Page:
News 20 Oct 14
After the disruption at the Serbia-Albania football match in Belgrade, Albanian Prime Minister Edi Rama has postponed his planned visit to the Serbian capital until November.
|Edi Rama, Albanian PM. | Photo by World Economic Forum/Flickr|
Rama and his Serbian counterpart, Aleksandar Vucic, agreed on Sunday to postpone Rama’s landmark visit to Belgrade from October 22 to November 10 after tensions were raised between te two countries by last week’s football match incident.
After a telephone conversation, the prime ministers issued a joint statement describing the incidents at the stadium in Belgrade during the football match between Serbia and Albania as “very unfortunate”.
“There are still obvious disagreements about how the incident occurred, but we must not and we will not miss the opportunity to meet and work on maintaining regional stability,” said the statement.
Vucic and Rama said that is necessary to continue dialogue, because it “will pave the way to improvement in relations between the two countries, the region and the whole of Europe.”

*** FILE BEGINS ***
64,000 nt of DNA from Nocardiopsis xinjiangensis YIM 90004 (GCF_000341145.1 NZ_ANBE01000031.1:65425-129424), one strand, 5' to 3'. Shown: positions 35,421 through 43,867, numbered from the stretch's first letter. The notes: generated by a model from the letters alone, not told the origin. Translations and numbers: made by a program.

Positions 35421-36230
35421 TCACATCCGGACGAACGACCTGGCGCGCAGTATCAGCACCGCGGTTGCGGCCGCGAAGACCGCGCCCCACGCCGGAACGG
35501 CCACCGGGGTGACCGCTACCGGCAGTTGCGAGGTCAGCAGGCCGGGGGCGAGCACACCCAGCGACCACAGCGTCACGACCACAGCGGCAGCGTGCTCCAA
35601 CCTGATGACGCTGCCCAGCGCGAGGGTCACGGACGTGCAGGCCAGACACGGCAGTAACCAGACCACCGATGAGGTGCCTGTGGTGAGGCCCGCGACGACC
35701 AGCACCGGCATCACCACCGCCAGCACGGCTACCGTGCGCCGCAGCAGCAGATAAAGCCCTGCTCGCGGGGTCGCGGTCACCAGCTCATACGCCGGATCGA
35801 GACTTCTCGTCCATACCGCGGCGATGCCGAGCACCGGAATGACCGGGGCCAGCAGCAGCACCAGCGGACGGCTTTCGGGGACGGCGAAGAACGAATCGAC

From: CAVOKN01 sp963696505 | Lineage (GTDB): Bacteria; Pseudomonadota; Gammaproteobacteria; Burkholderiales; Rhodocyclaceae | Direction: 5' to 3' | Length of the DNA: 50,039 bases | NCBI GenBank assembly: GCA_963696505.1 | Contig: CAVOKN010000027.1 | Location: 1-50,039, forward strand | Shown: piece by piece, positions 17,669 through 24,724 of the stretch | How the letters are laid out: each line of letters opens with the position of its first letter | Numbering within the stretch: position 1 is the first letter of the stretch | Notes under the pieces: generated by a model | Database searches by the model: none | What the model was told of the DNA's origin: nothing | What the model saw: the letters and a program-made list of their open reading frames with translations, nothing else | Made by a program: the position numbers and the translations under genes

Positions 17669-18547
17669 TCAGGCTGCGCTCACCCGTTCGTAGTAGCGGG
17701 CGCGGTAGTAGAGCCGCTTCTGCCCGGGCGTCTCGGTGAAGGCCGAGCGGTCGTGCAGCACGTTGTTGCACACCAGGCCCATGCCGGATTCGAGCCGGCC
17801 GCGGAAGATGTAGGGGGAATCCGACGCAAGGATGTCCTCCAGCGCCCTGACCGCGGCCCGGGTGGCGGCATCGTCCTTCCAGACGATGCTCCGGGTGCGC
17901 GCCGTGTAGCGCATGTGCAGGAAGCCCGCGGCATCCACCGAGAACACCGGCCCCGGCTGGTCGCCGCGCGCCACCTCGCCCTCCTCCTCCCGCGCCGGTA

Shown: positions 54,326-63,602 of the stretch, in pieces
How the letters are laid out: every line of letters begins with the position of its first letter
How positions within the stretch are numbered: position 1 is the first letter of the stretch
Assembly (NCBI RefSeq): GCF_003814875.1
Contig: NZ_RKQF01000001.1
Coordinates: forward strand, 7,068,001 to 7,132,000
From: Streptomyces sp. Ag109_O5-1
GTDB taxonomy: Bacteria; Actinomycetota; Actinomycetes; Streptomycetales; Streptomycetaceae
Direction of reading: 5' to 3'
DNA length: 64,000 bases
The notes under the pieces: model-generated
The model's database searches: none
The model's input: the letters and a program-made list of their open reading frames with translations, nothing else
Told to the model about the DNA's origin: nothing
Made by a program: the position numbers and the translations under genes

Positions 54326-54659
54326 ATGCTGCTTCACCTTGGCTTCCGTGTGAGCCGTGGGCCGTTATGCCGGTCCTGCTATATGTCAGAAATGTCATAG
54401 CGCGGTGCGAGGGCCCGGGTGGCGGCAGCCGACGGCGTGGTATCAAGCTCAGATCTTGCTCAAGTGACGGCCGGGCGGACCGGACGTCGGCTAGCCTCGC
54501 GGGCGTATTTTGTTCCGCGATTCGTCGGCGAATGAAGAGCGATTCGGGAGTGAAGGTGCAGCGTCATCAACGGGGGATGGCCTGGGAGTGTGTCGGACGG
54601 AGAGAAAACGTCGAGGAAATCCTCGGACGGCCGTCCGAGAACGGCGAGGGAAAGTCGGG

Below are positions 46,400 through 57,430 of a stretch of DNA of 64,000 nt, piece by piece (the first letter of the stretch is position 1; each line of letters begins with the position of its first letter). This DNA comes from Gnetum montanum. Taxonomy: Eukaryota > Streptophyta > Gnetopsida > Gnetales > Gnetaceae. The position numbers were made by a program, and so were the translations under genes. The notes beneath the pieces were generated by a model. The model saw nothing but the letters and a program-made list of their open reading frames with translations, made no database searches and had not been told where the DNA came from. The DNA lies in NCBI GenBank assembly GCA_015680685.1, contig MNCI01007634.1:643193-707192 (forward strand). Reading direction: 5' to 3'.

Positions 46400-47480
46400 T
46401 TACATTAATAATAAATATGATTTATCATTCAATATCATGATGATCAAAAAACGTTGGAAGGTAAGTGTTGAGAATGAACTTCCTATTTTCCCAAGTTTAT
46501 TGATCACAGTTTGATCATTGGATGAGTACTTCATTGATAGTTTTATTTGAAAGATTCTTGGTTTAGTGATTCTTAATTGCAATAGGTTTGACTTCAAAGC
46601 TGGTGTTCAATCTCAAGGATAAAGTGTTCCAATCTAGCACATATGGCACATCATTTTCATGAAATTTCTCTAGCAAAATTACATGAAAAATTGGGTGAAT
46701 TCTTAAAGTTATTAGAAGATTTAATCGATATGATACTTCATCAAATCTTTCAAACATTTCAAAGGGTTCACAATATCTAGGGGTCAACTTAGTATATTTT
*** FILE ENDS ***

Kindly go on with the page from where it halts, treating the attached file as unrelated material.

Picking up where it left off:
“It is time we turned a new page in the political and economic relations between Serbia and Albania,” the two prime ministers wrote.
Rama and Vucic first agreed a meeting during a summit of Western Balkan countries in Berlin in August.
Rama’s visit is set to be the first official visit by an Albanian Prime Minister to Belgrade since 1946, just after World War II.
Relations between Serbia and Albania have traditionally been tense, and worsened during the conflict in mainly Albanian Kosovo.
But tensions between the two countries spiked after the Albania-Serbia Euro 2016 qualifier on October 14. The match was abandoned when scuffles erupted after a drone bearing a map of ‘Greater Albania’ was flown over the stadium.
Fighting erupted on the pitch and some Albanian players were assaulted by Serbian fans who had invaded the field.
Serbian officials accused Rama’s brother, Olsi Rama, of holding the remote control for the drone, but he strongly denied such this.
Following the game, the Albanian and Serbian prime ministers had a sharp exchange of views on Twitter.
“A normal Serbia might be possible only if the Real Serbia will understand that Greater Albania is their nightmare not our project!” Rama wrote on his Twitter account on October 17.
Vucic replied on Twitter the same day: “People who are saying that Greater Albania is our nightmare are absolutely right. But that is not only our nightmare, it is a European nightmare, it is mankind’s nightmare, and we will do our best to prevent world getting that nightmare. We hope that normal Albanians will understand this message.”